“I think too many kids do law,” …”They could spend those years at university doing something more useful and more valuable to whatever career they ultimately took on.” … “A lot of kids do law as though it is a sort of interesting background qualification and it is not,” …”If you want to have a general humanities degree that is an intellectual endowment that isn’t particularly specific in a vocational sense then you would be better off doing languages, history, literature, philosophy. Frankly you would be better off doing economics.”. …”I did law because I wanted to be a lawyer and I practised as a lawyer for a decade,” …”Why would you do dentistry if you don’t want to be a dentist, or medicine if you don’t want to be a doctor?”
Teaching in broader contexts is everything, and much of what Turnbull implies can be learnt from the humanities applies equally to a broad legal education. The point is strongly made by our colleague Ros Dixon in her piece: Studying law is about much more than becoming a lawyer, Malcolm Turnbull
What makes Australian graduates internationally sought after is their breadth of critical thinking skills – which come from immersion in a full three years of reasoned critique and learning the perspectives of others For most this is balanced with a second undergraduate degree that provides a broadening of their knowledge base (often qualifying for an alternative profession).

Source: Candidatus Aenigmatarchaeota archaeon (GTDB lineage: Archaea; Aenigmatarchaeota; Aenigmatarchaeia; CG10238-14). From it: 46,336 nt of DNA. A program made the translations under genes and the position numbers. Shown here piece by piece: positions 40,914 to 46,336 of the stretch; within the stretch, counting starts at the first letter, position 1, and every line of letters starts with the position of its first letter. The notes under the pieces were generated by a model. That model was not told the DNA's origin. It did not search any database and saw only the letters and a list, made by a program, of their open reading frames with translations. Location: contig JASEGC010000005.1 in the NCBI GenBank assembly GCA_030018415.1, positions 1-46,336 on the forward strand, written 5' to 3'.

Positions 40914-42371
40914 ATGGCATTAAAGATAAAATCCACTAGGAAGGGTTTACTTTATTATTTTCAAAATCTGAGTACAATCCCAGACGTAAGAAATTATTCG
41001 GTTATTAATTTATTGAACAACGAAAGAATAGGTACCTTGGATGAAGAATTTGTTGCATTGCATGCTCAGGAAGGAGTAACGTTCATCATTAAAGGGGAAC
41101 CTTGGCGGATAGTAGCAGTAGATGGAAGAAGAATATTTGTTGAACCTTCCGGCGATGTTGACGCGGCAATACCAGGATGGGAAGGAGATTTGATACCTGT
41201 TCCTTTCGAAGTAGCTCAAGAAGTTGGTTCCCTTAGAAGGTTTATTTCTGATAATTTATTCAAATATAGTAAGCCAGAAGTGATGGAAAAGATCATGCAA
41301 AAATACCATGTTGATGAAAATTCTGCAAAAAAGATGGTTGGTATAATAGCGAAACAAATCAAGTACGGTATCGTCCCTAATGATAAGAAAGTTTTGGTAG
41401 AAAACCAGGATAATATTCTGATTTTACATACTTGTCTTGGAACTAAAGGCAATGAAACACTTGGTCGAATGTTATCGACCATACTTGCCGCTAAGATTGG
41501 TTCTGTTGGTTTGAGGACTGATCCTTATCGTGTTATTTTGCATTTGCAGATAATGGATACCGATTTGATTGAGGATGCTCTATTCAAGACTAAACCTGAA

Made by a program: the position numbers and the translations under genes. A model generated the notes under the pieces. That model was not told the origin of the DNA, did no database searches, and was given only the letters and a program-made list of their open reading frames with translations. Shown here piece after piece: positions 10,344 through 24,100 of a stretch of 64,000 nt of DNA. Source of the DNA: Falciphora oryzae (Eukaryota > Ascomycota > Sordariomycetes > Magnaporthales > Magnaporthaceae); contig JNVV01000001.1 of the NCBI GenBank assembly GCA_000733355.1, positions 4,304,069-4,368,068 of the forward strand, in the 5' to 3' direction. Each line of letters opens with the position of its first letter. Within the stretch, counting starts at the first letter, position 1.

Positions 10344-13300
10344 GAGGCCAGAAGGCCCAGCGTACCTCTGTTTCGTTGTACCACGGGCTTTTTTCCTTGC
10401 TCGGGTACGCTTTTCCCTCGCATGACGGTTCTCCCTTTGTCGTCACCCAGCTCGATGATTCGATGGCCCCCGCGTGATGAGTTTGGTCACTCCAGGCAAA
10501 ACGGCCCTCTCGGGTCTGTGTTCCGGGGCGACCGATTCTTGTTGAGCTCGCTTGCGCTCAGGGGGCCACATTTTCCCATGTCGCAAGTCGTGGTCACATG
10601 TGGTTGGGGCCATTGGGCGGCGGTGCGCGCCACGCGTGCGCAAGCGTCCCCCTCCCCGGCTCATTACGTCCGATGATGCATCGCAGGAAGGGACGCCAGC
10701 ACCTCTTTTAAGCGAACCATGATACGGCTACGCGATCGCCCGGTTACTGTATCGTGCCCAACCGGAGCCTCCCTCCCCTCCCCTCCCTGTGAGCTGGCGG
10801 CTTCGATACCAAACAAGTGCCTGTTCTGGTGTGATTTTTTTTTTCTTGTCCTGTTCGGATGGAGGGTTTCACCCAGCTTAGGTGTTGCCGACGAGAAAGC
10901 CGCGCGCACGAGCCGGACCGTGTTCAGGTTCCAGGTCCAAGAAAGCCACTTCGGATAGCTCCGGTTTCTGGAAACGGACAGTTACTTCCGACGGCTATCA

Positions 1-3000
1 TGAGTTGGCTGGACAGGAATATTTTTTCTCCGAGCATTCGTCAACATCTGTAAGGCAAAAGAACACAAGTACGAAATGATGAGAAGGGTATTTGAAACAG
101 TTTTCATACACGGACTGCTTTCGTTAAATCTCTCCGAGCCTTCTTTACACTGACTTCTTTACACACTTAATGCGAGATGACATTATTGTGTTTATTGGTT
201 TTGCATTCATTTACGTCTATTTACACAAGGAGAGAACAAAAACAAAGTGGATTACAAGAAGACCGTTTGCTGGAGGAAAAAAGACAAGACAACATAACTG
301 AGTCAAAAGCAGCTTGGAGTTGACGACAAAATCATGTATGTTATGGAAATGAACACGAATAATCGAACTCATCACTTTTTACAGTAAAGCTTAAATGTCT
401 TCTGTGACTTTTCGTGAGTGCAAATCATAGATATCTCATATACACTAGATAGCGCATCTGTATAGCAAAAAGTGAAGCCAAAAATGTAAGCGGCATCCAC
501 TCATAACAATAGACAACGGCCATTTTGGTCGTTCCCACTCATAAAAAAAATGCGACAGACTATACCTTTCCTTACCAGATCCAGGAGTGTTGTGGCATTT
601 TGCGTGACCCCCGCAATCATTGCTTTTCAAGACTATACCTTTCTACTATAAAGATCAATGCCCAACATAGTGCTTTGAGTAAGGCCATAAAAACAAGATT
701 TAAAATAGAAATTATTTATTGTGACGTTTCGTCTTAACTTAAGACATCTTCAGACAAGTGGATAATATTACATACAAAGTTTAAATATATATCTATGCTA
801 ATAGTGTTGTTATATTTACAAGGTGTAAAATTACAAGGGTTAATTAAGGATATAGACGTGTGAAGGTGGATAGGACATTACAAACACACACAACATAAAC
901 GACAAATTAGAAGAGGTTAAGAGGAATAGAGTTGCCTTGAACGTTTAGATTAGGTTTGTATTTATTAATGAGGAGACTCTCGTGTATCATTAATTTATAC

Of course not all students embrace that approach to education. Turnbull himself is famous for paying other students to attend lectures and take notes for him. Although clearly a prodigious intellect, one suspects he missed out on the immersive educational environment that many modern law schools now provide. The phrase “user experience may vary” seems apt.
Turnbull is right that students shouldn’t do law just because they have the marks. But law underlies so much of society’s successes and failures, and is inescapable in its impact on individual lives. No citizen is lesser for knowing more about individual, corporate and government rights and responsibilities. If ever there was a degree that applies to any possible career it is law.
When we survey our students we find that many don’t see themselves as being solicitors or barristers in the long-term. They have many other interesting career aspirations. But for almost all, law remains an important underlying skill they think they will use.
And internationally law school is looking cool again. After drops in enrolment and dire predictions of mass closures of law schools, enrolment applications in the US have risen this year. One suspects that despite Turnbull’s plea, law will remain wildly popular.